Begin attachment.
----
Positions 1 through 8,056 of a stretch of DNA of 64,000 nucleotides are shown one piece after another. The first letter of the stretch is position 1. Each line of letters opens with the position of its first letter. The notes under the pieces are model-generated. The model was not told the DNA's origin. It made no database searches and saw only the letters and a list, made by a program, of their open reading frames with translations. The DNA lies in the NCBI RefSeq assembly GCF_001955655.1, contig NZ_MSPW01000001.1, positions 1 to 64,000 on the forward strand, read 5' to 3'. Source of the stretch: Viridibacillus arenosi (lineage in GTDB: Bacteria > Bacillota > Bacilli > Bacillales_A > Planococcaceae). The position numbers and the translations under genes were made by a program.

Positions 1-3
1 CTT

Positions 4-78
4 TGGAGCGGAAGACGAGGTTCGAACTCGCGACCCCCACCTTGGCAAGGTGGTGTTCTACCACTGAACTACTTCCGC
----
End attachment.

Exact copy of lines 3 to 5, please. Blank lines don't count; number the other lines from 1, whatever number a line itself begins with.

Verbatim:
1 CTT

Positions 4-78
4 TGGAGCGGAAGACGAGGTTCGAACTCGCGACCCCCACCTTGGCAAGGTGGTGTTCTACCACTGAACTACTTCCGC